One of the things that I notice a lot is that people tell me after the presentations: “I was soo nervous, it was embarassing! Everyone saw how I was making mistakes and how I was shaking!” – usually my response is: “Not really, it was hardly noticeable. I only saw it a little bit after you pointed it out to the audience.”
What I’m trying to say is: If you’re nervous, if you THINK you’re body or your voice is shaking due to this — just keep going! Most people will not notice this at all. Your mind often exaggerates your own mistakes — people won’t notice at all. And even if they did (which is a rather rare case), they will empathize with you and they will be understanding.
80-90% of the time the shaking voice is just in your head and I advise to just to continue with the presentation. In the few times where you are actually shaking a lot and it is having a big effect on the presentation, I suggest that you tell the audience that you need a few seconds, then take a deep breath (this will relax you a bit and make you more focussed), optionally a glass of water if it’s available. And then continue.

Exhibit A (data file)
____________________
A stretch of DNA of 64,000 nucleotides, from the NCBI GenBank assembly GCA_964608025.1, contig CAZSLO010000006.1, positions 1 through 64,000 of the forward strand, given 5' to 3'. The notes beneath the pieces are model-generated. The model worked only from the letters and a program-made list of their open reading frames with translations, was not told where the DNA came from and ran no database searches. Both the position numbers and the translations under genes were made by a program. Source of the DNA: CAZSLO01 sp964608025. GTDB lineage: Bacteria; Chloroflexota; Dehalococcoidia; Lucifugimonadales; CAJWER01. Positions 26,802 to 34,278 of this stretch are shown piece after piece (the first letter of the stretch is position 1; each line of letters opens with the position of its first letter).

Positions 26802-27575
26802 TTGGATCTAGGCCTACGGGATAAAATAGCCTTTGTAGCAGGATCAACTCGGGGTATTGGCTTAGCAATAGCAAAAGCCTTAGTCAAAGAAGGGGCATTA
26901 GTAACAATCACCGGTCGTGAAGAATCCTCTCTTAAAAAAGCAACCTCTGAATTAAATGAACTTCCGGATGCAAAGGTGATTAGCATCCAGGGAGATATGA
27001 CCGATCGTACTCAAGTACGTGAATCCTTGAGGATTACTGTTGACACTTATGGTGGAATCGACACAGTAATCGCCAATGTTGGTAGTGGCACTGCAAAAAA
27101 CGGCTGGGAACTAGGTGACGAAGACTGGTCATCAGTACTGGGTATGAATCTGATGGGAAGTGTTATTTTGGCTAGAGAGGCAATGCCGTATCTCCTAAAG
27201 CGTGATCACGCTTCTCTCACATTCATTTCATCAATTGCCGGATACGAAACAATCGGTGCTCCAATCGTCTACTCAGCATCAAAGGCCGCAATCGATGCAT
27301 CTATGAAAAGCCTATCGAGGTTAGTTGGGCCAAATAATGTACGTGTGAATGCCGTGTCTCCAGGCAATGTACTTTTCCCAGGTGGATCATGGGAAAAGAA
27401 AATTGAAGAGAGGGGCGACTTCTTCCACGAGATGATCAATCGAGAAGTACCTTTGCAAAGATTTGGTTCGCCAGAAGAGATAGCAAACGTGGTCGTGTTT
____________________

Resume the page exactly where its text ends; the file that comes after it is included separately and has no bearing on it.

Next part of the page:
One of the worst things (I think) you can do is to say at the beginning of the presentation: “Sorry, I haven’t prepared that much, so let’s hope this goes well!” or “I just got this task a few days ago, so sorry if I’m not that good, but that’s the reason”.
Usually that’s a sign for me to the heck out of the room. If someone hasn’t prepared enough – they’re maybe just going to read off slides – why should I sacrifice my time? What added value will this presentation give me? Just give me the handouts and be done with it!
Remember: The audience is not out there to “get you”. They understand the pressure of being on-stage and they support you. So don’t think of them as the “opponent”, but rather a friend you want to share something with.